Monday, April 20, 2009

Final Thoughts on Cabarete

We're back home and rested. Some final thoughts on Cabarete and a few final pics:

- Sailed 5 straight days mostly on 5 meter sails. On the 6th day it was very light so I took my daughter out on a big board and we played around, plus I went for a SUP paddle. The final and 7th day, the wind came straight onshore at around 15mph and was very overcast which wasn't very inviting so I passed and hung out with the family.

- Overall, great windsurfing spot as I mentioned earlier if you like bump & jump, big ocean swell, and onshore reef wavesailing. On small swell days, it can be fairly flat on the inside. With big swells, there can be quite a shorebreak. The reef (coral) was about 4 ft deep at its shallowest below the waves so it was generally safe to ride aggressively. On the biggest day of the week, the waves were reaching well overhead and I hear they can get bigger on larger swells. In my last post, click on the reef windsurfing pictures I took from long distance. Notice the height of the waves compared to some of the sailors. Although I paid some dues, the waves were user friendly and didn't thrash you too hard if you fell as they sort of crumbled on themselves instead of throwing big tubes. The interesting thing was doing the wavesailing so far from the beach instead of right there at the beach. I'm a reasonably skilled windsurfer but I don't have a lot of wave experience. So it was a good and fun challenge for me and it gave me more confidence for attacking the waves again in the future.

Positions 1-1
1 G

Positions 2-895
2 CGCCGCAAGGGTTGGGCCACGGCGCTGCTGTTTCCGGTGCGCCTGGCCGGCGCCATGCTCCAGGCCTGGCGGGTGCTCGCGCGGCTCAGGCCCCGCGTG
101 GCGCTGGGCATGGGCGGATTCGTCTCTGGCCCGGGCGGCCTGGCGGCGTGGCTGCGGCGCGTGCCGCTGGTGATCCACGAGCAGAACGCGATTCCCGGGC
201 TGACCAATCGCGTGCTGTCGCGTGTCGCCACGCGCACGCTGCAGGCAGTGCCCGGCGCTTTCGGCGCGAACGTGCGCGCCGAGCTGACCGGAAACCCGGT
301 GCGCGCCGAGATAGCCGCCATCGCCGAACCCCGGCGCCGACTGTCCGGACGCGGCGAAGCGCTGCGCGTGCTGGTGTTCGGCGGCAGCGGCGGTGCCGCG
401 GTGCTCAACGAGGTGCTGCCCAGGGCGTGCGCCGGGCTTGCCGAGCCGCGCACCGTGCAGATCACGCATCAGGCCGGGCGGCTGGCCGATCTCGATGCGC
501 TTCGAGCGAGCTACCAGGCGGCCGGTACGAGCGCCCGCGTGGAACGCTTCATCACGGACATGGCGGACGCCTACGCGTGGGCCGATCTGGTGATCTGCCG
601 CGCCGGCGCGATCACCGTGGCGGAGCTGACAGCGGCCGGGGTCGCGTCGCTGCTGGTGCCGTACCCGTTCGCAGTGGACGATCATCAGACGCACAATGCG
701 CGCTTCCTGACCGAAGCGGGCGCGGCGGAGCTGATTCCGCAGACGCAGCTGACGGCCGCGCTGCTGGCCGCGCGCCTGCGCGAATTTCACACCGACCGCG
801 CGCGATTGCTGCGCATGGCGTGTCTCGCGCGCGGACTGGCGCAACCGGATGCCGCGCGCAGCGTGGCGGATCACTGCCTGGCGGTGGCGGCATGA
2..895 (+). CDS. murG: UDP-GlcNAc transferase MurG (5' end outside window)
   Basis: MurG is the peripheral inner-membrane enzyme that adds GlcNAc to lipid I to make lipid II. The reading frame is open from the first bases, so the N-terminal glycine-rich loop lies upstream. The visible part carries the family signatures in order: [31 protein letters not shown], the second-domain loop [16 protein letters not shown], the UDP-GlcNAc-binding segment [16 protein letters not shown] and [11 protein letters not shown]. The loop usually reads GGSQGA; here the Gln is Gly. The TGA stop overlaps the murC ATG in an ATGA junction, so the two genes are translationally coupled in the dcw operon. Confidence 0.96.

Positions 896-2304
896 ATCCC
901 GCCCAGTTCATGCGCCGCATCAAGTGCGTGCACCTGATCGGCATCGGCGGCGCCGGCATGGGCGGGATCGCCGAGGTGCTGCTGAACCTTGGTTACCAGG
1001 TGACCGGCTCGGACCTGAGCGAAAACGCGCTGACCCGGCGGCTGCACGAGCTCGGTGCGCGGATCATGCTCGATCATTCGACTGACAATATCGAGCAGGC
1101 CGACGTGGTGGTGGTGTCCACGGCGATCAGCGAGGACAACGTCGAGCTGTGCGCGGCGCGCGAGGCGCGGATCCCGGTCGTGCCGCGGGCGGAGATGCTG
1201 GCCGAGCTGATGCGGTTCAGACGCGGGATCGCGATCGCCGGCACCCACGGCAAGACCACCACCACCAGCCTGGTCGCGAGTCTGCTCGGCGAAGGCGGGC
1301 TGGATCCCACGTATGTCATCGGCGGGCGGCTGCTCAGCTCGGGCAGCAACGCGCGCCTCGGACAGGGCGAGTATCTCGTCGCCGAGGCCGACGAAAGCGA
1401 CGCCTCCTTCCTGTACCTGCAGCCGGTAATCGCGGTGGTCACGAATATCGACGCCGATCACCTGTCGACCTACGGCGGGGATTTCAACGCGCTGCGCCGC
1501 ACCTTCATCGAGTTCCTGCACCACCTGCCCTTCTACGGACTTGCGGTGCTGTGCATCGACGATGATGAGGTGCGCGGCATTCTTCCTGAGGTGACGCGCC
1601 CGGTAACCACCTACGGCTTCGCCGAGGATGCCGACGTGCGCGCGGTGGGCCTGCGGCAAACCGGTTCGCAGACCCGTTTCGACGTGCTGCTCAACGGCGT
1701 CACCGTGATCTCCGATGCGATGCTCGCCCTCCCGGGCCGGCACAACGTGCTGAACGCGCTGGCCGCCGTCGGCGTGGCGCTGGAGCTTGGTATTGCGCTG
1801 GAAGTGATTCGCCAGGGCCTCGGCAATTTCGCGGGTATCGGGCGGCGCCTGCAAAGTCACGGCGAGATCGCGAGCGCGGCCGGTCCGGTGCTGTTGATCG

- Yes, Cabarete is a very big kiting place. However, most of the kiters were concentrated well west and downwind of us at "kite beach". Click on one the kite pictures from my last post and you can see how many kiters were out there. Kite Beach also has their own large reef to play in which I understand is pretty shallow. There is an unwritten rule that kiters aren't supposed to play at the reef where the windsurfers are. However, that rule was broken consistently by about 3-4 kiters each day. It wasn't really a problem for me since I'm used to windsurfing around kiters but one did get in my way on a wave...he fell and I had to go around him and miss the last half of a nice wave ride.

- The weather was great. Low 80s during the day, and around 70 at night...very comfortable and not overly hot. The water felt great. We had a couple of showers at night and on the morning of our departure. There were some mosquitos and no-see-ums so you needed to have the bugspray around at night but it wasn't too bothersome.

- The one big negative in my opinion and something I wasn't aware of - the beach vendors. Every day, every hour, there was someone coming up trying to sell us something....fruit, hair braiding, massages, wooden carvings, newspapers, cookies, etc. The same people over and over coming up to us. At first I was real irritated but after a couple of days I settled into the "irie" island vibe, relaxed, and we started striking up friendly conversations (thanks to my friendly wife) with them and got to know a few of them. And yes, we bought some stuff including a beautiful handcarved wooden waterturtle. Still though, I wasn't a big fan of the constant barrage each day.